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GSP Investigating BB&T’s Forced Place Insurance Practices

Goldman Scarlato & Penny, P.C. is investigating a possible claim on behalf of borrowers who obtained a mortgage through Branch Banking & Trust Company (“BB&T”) and who had a hazard, flood or wind insurance policy from American Security Insurance Company (“ASIC”) placed on their home by BB&T.  This practice is known as forced place insurance and BB&T borrowers may have  been charged artificially inflated premiums. BB&T is one of the largest financial services companies, with approximately $210 billion in assets.  This inquiry involves the Company’s mortgage and insurance products.

Goldman Scarlato & Penny is investigating how BB&T handled its customers’ lapses in insurance coverage, in particular lapses in borrowers’ hazard, floor and wind insurance.  It is believed that BB&T worked exclusively with ASIC to impose forced place insurance on its borrowers.  When there was a lapse in the borrower’s hazard, flood, or wind insurance, BB&T purchased the coverage from ASIC on behalf of the borrower in exchange for what may have been illegal kickbacks.  The premiums were charged back to the borrower.

While BB&T had the right to purchase insurance on behalf of its borrowers when they allowed for a lapse in coverage, it may not have been permitted under the terms of its agreements with its borrowers to purchase polices from ASIC at inflated levels.

As part of the alleged scheme, it has been alleged that unsuspecting borrowers were manipulated into paying the full premiums that ASIC had charged to BB&T, even though a large portion of the payments were “kicked back” to BB&T in the disguise of “expense reimbursements” or “commissions.”  It has also been alleged that ASIC assumed the duty to monitor BB&T’s borrowers’ accounts for lapses.  ASIC would then send notices to BB&T customers to inform them of the lapses, assuming BB&T’s identity.  BB&T actually performed no work at all, was not deserving of any expense reimbursement, and should have earned little to no commissions.

In addition, while lapses were often not discovered for months or years, during which time there were no claims of damage to the property, it has been alleged that the costs of premiums were charged retroactively to the date of the beginning of the lapse. Payments were either added to the borrower’s loan, increasing the interest over the life of the loan, or recovered from the borrower’s escrow account.  Investigations into these forced place insurance scams by BB&T and its affiliates began at least as early 2012.  Numerous other financial and insurance providers have also come under scrutiny in recent years.  Many of these cases have already been settled.  For example, the 2013 New York Department of Financial Services’ investigation of similar practices by Assurant, Inc. resulted in restitution to homeowners and a $14 million penalty. That Court Order also prohibited Assurant and its subsidiaries from paying commissions on FPI to servicers and their affiliates.  ASIC is an indirect subsidiary of Assurant, sometimes operating under the trade name “Assurant Specialty Property.”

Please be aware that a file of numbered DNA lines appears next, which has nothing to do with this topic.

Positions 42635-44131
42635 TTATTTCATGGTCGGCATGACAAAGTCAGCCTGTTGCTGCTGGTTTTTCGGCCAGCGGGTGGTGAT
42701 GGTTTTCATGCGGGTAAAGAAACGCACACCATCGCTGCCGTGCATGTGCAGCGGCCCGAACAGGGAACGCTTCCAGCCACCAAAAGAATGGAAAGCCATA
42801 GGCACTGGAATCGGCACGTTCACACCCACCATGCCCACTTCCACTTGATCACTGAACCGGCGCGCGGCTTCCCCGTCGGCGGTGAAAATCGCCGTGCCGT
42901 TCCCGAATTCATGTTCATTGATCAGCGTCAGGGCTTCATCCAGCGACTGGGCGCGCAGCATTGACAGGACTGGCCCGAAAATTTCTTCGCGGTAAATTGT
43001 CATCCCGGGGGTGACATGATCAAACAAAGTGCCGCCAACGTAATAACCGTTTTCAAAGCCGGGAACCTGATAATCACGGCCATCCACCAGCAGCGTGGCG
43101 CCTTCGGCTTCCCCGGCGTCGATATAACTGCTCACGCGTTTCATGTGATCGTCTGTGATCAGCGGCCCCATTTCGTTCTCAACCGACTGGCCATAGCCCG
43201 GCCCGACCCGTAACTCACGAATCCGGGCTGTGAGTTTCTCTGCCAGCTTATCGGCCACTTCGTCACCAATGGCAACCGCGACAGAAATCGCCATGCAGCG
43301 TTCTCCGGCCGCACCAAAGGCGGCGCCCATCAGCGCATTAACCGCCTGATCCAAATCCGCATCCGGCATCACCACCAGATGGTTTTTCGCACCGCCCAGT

If you have a mortgage with BB&T and believe that BB&T purchased forced place insurance, including hazard, flood or wind insurance, for you, please contact a GSP attorney to learn more about your rights. Please contact Mark Goldman at [email protected] or Paul Scarlato at [email protected] or call (484) 342-0700 with any questions you may have.

In our legal system, every person is innocent until and unless found guilty by a court of law or a tribunal. Whenever we reference “allegations” or charges that are “alleged,” such allegations or charges have not been proven, and are merely accusations, not findings of fault, as of the date of the blog. We do not have, nor do we undertake, a duty to continue to monitor or follow cases about which we report, and/or to publish subsequent updates regarding various developments that may occur in such cases. Readers are encouraged to conduct their own research regarding any such cases and any developments that may or may not have occurred in such cases. Also, the brokercheck report linked to some of our blogs is the up-to-date version as of the date of accessing. Visitors may check the most recent version of each brokercheck report at

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